Dublin is the highest ranked euro zone city in a list of the most expensive cities to live in for expatriate employees, the Mercer 2020 Cost of Living Survey shows.
Dublin is ranked 46th out of 209 cities around the world in the latest survey, which is designed to help multinational companies and governments determine pay rates for their expatriate employees.
As with recent years, one of the major factors influencing the city's ranking is the high cost of rental accommodation here.
But the survey noted that Dublin remains an attractive location for expatriates when they decide to work abroad.
As Brexit progresses, organisations with EU headquarters in the UK may need to look for alternative EU locations, and Dublin is likely to be on the shortlist of preferred options, it added.
Today's survey shows that Hong Kong is the most expensive city in the world for expatriates, while Ashgabat in Turkmenistan is second and Tokyo is third.
Zurich remains in fourth position, while Singapore is in fifth, down two places from last year. New York City ranked sixth, moving up from ninth place.
Mercer's data was collected in March and it noted that price variances in many locations were not significant due to the Covid-19 pandemic.
The world's least expensive cities for expatriates, according to Mercer's survey, are Tunis in Tunisia (209), Windhoek in Namibia (208).
For the survey, Mercer uses New York City as the base city for all comparisons and currency movements are measured against the US dollar.
The survey includes over 400 cities throughout the world; this year’s ranking includes 209 cities and measures the comparative cost of more than 200 items in each location, including housing, transportation, food, clothing, household goods, and entertainment.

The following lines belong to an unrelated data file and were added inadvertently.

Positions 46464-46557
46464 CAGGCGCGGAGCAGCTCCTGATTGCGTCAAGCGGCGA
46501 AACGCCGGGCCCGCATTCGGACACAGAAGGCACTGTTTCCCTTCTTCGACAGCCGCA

Three European cities are among the top ten list of most expensive locations.
At number four in the global ranking, Zurich remains the most costly European city, followed by Bern (8), up four spots from last year.
The next European city in the ranking, Geneva (9), is up four places from last year.
London is ranked 19th in the 2020 survey, while Belfast comes in 149th position.
Mercer's 26th annual Cost of Living Survey finds that specific factors such as currency fluctuations, cost inflation for goods and services, and instability of accommodation prices, are essential to determining the cost of expatriate packages for employees on international assignments.
Noel O'Connor, Senior Career Consultant at Mercer Ireland, said that the challenging circumstances associated with the Covid-19 pandemic mean that, now more than ever, organisations need to support their expatriate work forces.
He said that despite an appetite to grow and scale globally while navigating the uncharted waters of a health and economic crisis, reductions in staff and salaries as well as changes to benefit programmes have challenged overseas expansion strategies.
"As organisations re-examine talent portfolios, mobility programmes, and remuneration packages with a keen eye that balances empathy with economics, accurate and transparent data is essential to compensate fairly for all types of mobility assignments, taking into account changes resulting from the current pandemic and subsequent market volatility," Mr O'Connor said.
"The Covid-19 pandemic reminds us that sending and keeping employees on international assignments is a huge responsibility and a difficult task to manage," said Ilya Bonic, Career President and Head of Mercer Strategy.
"Rather than bet on a dramatic resurgence of mobility, organisations should prepare for the redeployment of their mobile work forces, leading with empathy and understanding that not all expatriates will be ready or willing to go abroad," Ilya Bonic added.